How Real is the Possibility of India-China and India-Pakistan Conflict in 2024
Amb JK Tripathi

The “Annual Threat Assessment Report” released by the US Directorate of National Intelligence on 11th March is being widely discussed these days as it has warned that the escalation of tension between India and China in one theatre and India and Pakistan in another may result in large- scale conflict in 2024.

Speaking on China, the report warns that the fast development of infrastructure and continued amassing of troops by both, India and China, along the Line of Actual Control resulting in “sporadic encounters between opposing forces risk miscalculation and escalation into armed conflict”.

Similarly, it says “Pakistan’s long history of supporting anti-India militant groups and India’s increasing willingness, under the Modi government, to respond with military force to the perceived or real provocations from Pakistan raise the risk of escalation during a crisis”.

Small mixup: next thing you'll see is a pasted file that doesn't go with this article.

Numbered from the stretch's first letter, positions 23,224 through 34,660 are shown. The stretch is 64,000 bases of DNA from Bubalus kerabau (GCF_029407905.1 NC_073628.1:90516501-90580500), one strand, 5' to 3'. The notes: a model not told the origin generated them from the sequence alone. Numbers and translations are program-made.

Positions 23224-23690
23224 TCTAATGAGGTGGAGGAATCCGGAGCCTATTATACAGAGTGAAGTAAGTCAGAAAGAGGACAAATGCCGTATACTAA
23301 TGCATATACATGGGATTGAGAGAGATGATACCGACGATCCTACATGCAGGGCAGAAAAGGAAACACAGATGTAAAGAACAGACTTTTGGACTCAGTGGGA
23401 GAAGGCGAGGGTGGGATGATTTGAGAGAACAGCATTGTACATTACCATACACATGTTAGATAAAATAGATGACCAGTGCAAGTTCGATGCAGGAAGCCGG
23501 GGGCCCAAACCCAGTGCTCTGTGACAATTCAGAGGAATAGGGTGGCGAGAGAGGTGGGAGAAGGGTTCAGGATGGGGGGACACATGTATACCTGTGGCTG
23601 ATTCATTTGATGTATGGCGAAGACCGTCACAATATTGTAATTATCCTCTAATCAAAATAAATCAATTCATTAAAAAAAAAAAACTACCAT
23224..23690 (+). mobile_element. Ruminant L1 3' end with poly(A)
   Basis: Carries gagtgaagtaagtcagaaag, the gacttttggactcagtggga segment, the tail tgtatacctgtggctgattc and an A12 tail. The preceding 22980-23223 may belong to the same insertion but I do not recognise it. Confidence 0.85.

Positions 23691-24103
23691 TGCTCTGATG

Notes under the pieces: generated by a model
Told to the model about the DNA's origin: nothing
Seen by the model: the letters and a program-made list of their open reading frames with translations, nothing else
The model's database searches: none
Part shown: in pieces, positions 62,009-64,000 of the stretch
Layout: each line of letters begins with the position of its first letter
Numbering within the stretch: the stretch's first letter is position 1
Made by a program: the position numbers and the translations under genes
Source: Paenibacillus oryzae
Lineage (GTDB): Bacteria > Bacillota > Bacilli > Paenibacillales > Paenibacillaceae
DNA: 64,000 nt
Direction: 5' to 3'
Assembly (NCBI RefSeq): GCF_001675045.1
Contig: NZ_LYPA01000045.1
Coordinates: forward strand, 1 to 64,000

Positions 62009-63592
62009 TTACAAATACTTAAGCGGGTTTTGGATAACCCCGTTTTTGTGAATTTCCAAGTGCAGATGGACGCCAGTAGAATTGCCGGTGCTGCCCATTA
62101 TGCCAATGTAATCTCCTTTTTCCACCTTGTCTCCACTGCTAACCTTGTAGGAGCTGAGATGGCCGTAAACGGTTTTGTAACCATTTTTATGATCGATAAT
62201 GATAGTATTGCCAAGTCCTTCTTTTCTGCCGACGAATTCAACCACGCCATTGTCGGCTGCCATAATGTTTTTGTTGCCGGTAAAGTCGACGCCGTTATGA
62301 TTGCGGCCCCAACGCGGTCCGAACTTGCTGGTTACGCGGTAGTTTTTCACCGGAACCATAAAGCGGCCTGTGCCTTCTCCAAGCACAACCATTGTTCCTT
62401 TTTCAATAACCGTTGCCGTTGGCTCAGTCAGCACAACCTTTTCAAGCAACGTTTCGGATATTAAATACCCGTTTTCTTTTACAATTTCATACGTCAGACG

However, an in- depth examination of these threat perceptions for 2024, as mentioned in the report, reveals that it is perhaps yet another case of the well-known American paranoia on perceived developments just like the possibility of an imminent nuclear attack by Russia that the U.S. had been warning for more than one year now. The American intelligence is known for its frequently utterly wrong calculations leading to goof-ups and embarrassments in front of the international community like in case of its exodus from Afghanistan. These calculations are simply based on the assumption that the increasing military build-ups by both sides along the LAC must result in a conflict. This might have been true in old times, but in contemporary world, the transformation a military build-up into a real conflict is not inevitable but is, on the contrary, a very rare and remote possibility. During the last seventy-nine years after the World War II, there had been numerous occasions where a nuclear flash point was almost reached but it could not transform into a real organised conflict. Here, one might tempt to give the example of Russia-Ukraine war to argue that Russian military build-up had resulted in the conflict. But we must not forget that in this case, the military strengths of the sides involved were initially highly unequal as one was a power with most nuclear warheads and the other was much tinier in area and military strength. However, with the indirect (and possibly direct now) entry of the NATO and EU in the war zone, it has not proved to be a cake-walk for Russia and now it has become an unending nightmare for both sides. Similarly, in case of India and China, both sides have a comparably similar Army and Air Force. Though the Chinese Navy is stronger than its Indian counterpart, it becomes irrelevant as the actual theatre might largely be along their land border. Similarly, the nuclear power of both is likely to balance out each other (through there is a difference in number of N-warheads each has) as nuclear arsenal has so far been used as a deterrent only after the WW-II.